‘No I won’t ,’ I said. He pondered.
‘Tell you what, just let me do it till I count twenty. And then I’ll stop if you want.’
‘No, I don’t want to,’ I said.
‘And I’ll take you gun to work tomorrow and see John and go home with him and he’ll do it straightaway. And I’ll get you another box of blanks. He’s got plenty. And you can shoot Mike next time he attacks you.’ He’d read my thoughts. He knew this dog terrified me.
‘Go on,’ said Leonard, ‘Be a sport. Just till I count twenty, and then I’ll stop if you say.’
I knew he was thinking that by then that I wouldn’t want to stop. I looked at the sweet little nickelplated gun nestling in his hands. It was shiny and neat and potentially deadly. It was blackmail. I grew angry with him. ‘All right,’ I said. His eyes seemed to enlarge a bit, and he shyly looked away.
We went into a cubby-hole off the cellar and I undid my pants. His fingers were rough with work. ‘One... two... three... ‘ He went gently and lingeringly, but I didn’t care about that. I’d made up my mind. He slowly came up to twenty and stopped. ‘Shall I go on?’ He was panting a little. But he was wrong about me. He thought he knew me better than he actually did. ‘If you want,’ I said, casually. When he got to a hundred his arm must have been aching, and he stopped. I wondered if he was discouraged yet. He ought to have been because it was perfectly clear that nothing had happened and that nothing was going to happen. I was telling myself that I’d beaten him.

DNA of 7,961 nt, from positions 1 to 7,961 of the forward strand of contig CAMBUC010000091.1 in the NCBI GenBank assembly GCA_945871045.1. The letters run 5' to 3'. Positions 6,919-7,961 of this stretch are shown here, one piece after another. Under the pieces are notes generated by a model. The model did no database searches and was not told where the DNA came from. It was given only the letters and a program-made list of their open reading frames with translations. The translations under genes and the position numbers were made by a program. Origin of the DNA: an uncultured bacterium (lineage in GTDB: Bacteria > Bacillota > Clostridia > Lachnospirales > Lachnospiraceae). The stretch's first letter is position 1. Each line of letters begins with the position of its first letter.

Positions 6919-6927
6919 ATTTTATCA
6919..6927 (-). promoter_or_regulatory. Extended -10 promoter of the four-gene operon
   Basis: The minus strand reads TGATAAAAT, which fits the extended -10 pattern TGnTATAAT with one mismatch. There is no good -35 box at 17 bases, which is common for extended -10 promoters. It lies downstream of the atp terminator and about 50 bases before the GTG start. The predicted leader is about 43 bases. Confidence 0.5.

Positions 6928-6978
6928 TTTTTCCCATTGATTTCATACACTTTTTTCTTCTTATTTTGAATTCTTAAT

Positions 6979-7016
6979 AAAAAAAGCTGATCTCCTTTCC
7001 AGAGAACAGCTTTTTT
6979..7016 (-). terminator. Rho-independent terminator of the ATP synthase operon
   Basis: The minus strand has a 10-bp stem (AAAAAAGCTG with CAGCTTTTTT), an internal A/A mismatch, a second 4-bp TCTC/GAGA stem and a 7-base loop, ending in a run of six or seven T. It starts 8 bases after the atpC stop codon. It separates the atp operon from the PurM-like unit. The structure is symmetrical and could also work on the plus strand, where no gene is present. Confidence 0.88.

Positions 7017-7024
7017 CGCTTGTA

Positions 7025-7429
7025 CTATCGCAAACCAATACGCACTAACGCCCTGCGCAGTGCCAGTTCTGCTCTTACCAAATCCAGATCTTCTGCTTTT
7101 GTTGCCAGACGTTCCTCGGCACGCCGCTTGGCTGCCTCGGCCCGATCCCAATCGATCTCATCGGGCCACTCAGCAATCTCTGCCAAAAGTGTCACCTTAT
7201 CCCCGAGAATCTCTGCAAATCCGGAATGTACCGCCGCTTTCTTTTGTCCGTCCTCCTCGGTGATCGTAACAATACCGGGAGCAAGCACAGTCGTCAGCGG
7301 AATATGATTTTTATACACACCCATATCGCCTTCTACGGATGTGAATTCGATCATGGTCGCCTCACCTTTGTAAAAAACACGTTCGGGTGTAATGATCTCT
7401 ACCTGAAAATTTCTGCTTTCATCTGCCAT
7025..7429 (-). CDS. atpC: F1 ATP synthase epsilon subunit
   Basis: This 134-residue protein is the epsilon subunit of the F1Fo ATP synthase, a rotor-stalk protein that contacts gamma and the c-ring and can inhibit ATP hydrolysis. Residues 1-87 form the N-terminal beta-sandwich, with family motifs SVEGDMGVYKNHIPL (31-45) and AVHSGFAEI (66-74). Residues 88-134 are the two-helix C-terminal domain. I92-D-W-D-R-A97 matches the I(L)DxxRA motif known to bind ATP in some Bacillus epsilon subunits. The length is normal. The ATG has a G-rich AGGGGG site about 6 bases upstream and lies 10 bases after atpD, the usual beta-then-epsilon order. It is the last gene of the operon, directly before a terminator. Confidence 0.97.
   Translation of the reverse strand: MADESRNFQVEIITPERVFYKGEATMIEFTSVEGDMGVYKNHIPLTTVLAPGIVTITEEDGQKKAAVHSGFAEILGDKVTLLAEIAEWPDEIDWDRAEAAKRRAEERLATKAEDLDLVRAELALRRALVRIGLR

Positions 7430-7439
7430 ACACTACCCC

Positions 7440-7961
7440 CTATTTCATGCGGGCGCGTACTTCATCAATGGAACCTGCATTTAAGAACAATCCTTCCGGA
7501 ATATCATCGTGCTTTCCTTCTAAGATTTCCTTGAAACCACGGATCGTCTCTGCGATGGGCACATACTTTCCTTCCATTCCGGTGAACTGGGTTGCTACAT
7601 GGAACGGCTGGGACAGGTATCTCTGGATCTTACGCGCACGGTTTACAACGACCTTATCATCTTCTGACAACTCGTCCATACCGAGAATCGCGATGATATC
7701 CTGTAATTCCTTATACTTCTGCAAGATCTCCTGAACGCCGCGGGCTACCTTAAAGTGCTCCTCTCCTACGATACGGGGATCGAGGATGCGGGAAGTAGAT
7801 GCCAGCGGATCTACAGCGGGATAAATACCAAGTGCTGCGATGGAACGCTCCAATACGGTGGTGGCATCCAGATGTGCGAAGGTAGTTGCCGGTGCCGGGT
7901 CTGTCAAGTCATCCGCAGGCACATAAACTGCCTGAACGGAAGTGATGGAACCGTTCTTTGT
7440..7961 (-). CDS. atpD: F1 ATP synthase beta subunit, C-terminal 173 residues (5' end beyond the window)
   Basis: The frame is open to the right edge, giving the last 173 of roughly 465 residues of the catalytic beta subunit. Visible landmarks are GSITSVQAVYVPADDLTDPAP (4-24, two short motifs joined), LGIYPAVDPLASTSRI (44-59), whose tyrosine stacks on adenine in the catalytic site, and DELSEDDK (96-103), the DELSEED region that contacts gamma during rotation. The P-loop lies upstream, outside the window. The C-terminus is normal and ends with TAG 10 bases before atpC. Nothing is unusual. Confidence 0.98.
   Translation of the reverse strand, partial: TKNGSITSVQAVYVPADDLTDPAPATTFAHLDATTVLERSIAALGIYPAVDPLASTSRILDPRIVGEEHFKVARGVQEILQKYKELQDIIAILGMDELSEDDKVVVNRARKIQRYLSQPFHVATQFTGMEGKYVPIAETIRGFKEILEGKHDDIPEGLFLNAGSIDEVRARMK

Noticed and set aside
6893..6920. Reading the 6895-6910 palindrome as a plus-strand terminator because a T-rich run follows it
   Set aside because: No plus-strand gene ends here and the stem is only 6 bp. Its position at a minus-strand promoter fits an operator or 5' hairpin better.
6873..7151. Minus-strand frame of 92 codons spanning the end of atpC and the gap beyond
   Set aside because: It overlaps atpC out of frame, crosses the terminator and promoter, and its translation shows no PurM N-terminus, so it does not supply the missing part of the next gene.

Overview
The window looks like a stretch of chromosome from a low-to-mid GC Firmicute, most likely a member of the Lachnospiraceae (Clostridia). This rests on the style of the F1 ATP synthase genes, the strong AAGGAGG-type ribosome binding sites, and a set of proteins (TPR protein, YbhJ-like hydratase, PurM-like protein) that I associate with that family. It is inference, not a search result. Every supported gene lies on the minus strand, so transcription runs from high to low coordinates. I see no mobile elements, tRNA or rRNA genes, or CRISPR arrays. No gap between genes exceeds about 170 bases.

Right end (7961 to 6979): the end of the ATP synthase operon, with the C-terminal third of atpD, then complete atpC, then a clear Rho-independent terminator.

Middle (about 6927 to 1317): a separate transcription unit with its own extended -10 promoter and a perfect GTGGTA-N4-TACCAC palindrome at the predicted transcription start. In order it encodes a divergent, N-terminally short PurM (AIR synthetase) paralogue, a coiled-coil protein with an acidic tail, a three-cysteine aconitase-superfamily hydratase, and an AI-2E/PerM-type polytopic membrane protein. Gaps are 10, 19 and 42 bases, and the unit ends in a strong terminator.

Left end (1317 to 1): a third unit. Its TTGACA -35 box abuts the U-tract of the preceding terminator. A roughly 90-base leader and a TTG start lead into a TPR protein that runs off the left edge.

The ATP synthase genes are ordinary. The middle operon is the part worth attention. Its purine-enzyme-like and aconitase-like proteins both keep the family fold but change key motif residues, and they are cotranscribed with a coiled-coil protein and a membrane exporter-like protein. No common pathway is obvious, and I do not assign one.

He let go of me and went over to the old stone sink and unfastened his trousers. It was interesting, but I stayed where I was, a few yards off in the cubby-hole, watching. He wasn’t all that good at it, I thought. But he was three years older than me and so it finally got very interesting indeed.
He turned on the tap and flushed the sink and buttoned up. I had already sorted myself out, and found I was very sore. But it was worth it. I’d beaten him at his own game and he’d still have to fix up my gun, unless he broke his promise.
The following night he came for me, late on. I went outside with him and he slipped the gun into my hand in the dark. ‘Here,’ he said, pushing a big pillbox at me. ‘There’s a hundred blanks. And there’s ball bearing in this bag. Old John likes me,’ he said. ‘We get on very well. Look at this.’ He led me over to a sports bike leaning on a blacked-out street lamp. He shone his torch over it. ‘He’s a good mate,’ he said. It was a bit rusty here and there, but looked fine otherwise. I mistily wondered why John Shaw had given it to him. Still, I’d got my gun fixed up.